When Dominic meets Don Camillo

General Chapter Chronicle 3 - Day n°4 - 07/18

“The General Chapter is an exercise in being a community. It is healthy training for both your Order and the whole city of Bologna”. This was the main message delivered by Matteo Zuppi, Archbishop of Bologna, to the Capitular Fathers.

               Born in 1955, ordained priest in 1981 and named auxiliary bishop of Rome in 2002, Matteo Zuppi is a real personality. As a chaplain of the Community of Sant'Egidio, a Catholic lay association dedicated to inter-religious dialogue and ecumenism, he helped the peace negotiations in Mozambique and thus was awarded with the honorary citizenship of this African country. In 2015 he was appointed bishop of Bologna and instantly began by visiting every inch of his diocese. A year after his appointment, there is no parish, no association, no prayer group, no priory or convent which has not seen him visit a couple of times at least. He did not just call for a rise in solidarity and friendship towards the poor and the refugees, but he is ensuring that the Church of Bologna can provide even more housing for the homeless than she does now. 

Bishop Matteo addressed the faithful and the friars first at Vespers and then during a private meeting with the Capitular Fathers. He sketched out his vision for the future to the Preachers. Like the Hebrews led by Moses – he said – we are about to cross the Red Sea. We should not wait for the waters to be divided to begin our journey towards the Promised Land. We should not expect – he stressed – that God will solve each and every one of our problems. Let us begin our peregrination right now without being afraid of wetting our feet. Only at this point will things work and we will be able to see wonders.

In his diocese there are 400 parishes for 360 priests and many of them are over 70 years old. This is the dire situation of the local Church, but he did not complain about it. The solution – he suggested – cannot be simply aggregating parishes according to the number of priests. Being a parish priest has become a juggling act: if too many balls are juggled, inevitably some will fall! On the contrary, from a spiritual point of view sometimes small parishes are really effective because they are like families: the parishioners know their priest well. Such parishes are living a real life of Christian community, abounding in love and mutual care, whereas vast territorial units are like supermarkets where people are strangers to one another.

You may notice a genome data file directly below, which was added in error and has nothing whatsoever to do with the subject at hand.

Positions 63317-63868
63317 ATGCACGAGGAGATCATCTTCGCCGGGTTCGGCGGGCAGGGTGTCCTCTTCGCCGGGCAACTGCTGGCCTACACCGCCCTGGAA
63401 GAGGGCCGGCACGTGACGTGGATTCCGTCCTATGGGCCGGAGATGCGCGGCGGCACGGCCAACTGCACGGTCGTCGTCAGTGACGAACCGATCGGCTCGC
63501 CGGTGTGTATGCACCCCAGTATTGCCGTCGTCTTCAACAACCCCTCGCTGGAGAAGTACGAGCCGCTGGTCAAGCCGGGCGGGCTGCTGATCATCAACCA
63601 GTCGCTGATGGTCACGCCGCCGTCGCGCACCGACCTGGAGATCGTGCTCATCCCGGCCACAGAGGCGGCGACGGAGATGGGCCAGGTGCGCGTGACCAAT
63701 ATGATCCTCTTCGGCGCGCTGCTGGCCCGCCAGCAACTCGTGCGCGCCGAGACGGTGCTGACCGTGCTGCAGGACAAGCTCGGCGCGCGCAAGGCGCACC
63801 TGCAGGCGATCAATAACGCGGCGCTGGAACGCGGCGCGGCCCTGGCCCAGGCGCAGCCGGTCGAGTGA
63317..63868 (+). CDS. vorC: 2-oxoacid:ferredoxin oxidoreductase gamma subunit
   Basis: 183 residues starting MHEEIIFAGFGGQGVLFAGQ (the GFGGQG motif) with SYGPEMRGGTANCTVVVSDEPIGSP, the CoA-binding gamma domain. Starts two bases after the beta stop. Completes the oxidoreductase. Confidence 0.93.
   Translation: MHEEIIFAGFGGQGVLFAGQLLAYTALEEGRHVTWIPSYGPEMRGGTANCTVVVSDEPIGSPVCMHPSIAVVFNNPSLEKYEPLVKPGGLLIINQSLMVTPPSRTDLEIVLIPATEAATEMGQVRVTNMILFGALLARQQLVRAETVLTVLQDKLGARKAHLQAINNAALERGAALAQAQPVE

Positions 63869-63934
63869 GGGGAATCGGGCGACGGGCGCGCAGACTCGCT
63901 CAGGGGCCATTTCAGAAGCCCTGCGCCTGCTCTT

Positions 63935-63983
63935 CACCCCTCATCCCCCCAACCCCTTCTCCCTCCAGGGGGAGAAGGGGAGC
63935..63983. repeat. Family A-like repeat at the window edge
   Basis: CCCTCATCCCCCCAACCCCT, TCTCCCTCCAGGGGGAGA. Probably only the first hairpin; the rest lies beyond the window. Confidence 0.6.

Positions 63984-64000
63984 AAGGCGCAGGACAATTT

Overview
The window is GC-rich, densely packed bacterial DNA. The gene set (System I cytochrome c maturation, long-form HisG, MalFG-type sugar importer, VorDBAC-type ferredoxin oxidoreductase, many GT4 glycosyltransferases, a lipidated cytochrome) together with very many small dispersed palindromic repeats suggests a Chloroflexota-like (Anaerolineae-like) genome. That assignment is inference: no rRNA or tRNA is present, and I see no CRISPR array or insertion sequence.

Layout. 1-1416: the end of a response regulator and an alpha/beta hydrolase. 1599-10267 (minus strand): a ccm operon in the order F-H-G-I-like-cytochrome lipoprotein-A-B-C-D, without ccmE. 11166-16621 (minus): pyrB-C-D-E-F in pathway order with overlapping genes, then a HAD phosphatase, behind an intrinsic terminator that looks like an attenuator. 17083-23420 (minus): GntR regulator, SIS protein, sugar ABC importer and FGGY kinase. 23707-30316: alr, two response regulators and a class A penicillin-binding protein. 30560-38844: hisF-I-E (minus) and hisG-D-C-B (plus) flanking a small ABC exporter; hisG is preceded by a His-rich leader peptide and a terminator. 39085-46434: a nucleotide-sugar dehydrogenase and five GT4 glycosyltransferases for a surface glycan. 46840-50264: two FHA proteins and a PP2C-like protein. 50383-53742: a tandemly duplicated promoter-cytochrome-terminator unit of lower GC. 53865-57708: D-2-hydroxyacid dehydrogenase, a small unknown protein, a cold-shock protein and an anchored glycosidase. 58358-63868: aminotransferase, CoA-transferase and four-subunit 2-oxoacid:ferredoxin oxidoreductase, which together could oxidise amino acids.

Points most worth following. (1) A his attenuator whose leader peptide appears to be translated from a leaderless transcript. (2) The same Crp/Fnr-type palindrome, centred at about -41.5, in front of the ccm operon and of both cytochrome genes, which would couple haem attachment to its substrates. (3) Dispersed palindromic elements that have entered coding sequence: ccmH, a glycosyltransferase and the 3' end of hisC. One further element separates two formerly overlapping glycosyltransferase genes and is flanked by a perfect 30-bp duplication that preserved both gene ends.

The way forward is the greater involvement of the laity in the life of the Church. Moreover, the bishop intends to foster the commitment of his diocese to develop “cult and culture” along the lines already set by his great predecessors. In this way, the Dominican presence in Bologna is crucial not only for the concrete help the friars are giving to secular priests in celebrating the sacraments, but also for their cultural engagement.

Finally, he recalled that Pope Francis asked the intercession of three people: St. Francis, St. Philip Neri and Don Camillo, a popular comedy character from the 50's. Don Camillo is an example of a priest capable of knowing and being with all the people and of praying to God at the same time. Bishop Matteo invited the Friars Preachers to do like Don Camillo: be with the people and pray to God.

At this point, every Dominican in the room thought: “That is exactly my vocation!” In the Dominican tradition we are used to expressing this with a single motto: “To contemplate and to hand on to others the fruit of contemplation”. Indeed, both Dominic and Don Camillo talked to the people, especially to those who opposed the faith, and they were talking confidentially to God as well – one of them quite literally.

To find out who, watch the video-clip.


The Chronicler